Is myopia prevalence related to outdoor green space?
Rapid urbanisation and lifestyle changes have been associated with a huge increase in myopia across many parts of the world. There is strong evidence that environmental factors including time outdoors and urbanisation can influence the development of myopia, particularly in school-aged children. The aim of this study is to determine whether there is a relationship between the prevalence of myopia and the amount of vegetation/green spaces across different regions of the world, as a risk factor for myopia development.
The prevalence of myopia in the 15 to 19-year age group in Australia, Brazil, China, Finland, India, Iran, Japan, Oman, Singapore, South Africa and the UK was obtained from a meta-analysis by Holden et al. Normalised Difference Vegetation Index (NDVI) was used to quantify green space exposure based on Landsat 7 Enhanced Thematic Mapper Plus (ETM+) satellite data. Green space was measured in locations specific to 15 studies that reported myopia prevalence. Simple linear regression was used to analyse yearly data, and a mixed effects model was applied to assess the significance of green space when study was a random effect.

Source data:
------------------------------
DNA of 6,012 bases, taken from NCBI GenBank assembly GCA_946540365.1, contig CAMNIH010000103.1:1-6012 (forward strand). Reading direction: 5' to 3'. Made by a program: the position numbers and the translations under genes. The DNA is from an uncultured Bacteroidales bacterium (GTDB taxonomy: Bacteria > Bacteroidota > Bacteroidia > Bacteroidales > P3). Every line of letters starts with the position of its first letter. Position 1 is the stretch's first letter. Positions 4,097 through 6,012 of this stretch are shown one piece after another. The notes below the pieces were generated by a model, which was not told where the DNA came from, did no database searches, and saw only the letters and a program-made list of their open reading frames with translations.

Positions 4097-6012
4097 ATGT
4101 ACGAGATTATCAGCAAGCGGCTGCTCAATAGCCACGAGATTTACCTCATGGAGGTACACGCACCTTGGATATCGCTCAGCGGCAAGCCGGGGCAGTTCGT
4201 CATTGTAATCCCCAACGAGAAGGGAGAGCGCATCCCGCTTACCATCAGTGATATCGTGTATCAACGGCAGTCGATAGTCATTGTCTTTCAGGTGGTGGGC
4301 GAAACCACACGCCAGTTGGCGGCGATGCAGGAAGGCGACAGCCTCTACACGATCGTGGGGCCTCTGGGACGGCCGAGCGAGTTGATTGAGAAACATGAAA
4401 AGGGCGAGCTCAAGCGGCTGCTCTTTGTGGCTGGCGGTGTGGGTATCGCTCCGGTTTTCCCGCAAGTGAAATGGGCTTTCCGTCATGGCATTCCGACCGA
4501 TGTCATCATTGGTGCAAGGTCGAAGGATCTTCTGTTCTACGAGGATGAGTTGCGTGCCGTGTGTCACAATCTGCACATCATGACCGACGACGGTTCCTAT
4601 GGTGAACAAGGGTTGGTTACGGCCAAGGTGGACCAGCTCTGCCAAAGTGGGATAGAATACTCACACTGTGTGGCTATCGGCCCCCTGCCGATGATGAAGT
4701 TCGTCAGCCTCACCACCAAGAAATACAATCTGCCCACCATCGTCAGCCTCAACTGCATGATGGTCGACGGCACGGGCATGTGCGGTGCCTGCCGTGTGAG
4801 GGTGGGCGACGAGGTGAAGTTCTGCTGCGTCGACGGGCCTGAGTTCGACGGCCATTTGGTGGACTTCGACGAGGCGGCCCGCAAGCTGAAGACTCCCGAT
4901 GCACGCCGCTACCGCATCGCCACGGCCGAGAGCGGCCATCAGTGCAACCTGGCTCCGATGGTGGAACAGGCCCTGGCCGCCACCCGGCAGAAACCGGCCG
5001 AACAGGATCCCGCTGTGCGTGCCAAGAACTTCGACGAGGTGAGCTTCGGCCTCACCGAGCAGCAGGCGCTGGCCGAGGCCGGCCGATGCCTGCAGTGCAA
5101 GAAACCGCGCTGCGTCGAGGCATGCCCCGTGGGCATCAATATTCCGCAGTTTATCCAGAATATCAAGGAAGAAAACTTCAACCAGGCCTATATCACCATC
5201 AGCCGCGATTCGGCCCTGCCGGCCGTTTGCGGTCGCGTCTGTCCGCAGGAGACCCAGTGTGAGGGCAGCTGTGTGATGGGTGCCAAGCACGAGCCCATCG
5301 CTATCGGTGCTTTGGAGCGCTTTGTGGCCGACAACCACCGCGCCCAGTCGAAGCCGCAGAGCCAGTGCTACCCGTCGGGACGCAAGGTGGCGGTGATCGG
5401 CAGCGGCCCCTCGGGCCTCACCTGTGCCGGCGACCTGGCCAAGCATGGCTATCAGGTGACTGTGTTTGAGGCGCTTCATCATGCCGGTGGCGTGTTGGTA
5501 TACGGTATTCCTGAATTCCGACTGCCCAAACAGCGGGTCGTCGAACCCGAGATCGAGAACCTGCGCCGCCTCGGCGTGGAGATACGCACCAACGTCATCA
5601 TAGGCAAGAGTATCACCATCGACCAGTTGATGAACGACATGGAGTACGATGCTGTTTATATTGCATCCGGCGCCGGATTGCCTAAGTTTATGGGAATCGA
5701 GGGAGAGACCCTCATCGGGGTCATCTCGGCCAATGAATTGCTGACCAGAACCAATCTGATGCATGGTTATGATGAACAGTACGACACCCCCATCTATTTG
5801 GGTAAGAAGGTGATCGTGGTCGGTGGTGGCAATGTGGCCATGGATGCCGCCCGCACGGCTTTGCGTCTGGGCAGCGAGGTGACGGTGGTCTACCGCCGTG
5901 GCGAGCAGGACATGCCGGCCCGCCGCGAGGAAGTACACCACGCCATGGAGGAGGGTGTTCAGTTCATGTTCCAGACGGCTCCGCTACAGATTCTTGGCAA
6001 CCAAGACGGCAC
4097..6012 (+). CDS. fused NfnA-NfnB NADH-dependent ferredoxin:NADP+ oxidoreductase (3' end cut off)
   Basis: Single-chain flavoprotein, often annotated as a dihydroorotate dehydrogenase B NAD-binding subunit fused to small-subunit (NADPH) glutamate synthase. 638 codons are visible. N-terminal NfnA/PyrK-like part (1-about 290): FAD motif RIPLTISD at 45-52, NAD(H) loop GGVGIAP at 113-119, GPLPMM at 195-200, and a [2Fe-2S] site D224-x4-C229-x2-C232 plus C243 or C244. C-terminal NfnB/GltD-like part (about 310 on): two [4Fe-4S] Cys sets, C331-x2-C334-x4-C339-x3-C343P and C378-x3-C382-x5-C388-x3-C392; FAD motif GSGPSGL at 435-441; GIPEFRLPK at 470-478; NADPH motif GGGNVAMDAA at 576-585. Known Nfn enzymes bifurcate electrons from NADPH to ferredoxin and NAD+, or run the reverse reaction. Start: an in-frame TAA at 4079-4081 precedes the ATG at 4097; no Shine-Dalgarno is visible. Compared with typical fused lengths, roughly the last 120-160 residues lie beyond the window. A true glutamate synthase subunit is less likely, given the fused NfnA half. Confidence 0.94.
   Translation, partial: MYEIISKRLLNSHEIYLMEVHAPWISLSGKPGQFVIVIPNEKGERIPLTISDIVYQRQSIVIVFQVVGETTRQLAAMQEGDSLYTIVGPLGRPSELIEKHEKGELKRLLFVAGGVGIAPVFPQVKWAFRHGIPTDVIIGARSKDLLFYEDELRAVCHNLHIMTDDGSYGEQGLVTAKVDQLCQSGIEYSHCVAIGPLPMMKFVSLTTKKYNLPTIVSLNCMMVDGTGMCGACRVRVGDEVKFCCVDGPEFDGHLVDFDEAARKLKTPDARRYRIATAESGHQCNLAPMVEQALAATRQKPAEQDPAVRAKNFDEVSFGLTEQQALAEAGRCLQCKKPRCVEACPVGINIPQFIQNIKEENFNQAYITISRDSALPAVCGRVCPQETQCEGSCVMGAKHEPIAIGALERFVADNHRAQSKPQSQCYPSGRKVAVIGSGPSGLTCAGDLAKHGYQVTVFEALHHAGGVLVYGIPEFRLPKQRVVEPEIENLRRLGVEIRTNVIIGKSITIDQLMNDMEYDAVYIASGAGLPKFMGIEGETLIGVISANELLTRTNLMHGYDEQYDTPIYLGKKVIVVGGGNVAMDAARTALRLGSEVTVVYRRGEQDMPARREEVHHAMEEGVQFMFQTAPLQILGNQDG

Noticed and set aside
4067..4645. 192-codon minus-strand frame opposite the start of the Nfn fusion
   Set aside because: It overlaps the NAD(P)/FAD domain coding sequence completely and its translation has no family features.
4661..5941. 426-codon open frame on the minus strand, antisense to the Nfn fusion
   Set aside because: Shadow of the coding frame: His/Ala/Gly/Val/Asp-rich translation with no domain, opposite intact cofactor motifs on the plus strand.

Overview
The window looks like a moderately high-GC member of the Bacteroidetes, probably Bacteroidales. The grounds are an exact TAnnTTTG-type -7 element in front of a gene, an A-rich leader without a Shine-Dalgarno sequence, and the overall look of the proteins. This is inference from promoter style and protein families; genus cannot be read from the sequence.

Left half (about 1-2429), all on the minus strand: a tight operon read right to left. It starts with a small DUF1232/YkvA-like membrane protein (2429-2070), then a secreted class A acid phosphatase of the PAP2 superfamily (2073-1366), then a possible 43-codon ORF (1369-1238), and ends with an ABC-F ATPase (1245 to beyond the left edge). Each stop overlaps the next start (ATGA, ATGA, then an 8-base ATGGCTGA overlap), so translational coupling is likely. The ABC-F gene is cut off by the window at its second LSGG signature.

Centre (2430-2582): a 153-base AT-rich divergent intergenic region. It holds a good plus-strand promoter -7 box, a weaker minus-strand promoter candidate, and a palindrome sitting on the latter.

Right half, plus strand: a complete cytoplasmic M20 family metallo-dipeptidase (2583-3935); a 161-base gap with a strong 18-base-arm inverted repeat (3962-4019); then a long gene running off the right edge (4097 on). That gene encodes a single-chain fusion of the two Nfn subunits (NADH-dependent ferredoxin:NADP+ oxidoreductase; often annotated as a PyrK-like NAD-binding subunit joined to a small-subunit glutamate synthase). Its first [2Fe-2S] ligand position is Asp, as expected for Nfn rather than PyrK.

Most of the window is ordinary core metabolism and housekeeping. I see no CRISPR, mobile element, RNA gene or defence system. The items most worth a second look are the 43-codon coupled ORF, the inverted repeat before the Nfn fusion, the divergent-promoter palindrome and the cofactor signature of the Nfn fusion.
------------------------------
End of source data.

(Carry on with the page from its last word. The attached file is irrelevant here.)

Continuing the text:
Myopia prevalence increases significantly when green space was <-0.2, but the effect was less apparent for values >-0.1. When a mixed effects model was used, the effect of green space was found to be significantly associated with myopia prevalence (p = 0.05).
There was evidence of a weak but significant non-linear relationship between myopia and green space, with the effect most apparent at low levels of green space. A larger data sample, along with further investigations into the utilisation of green spaces, are required to understand whether increasing the amount of green space can reduce myopia incidence and progression impact.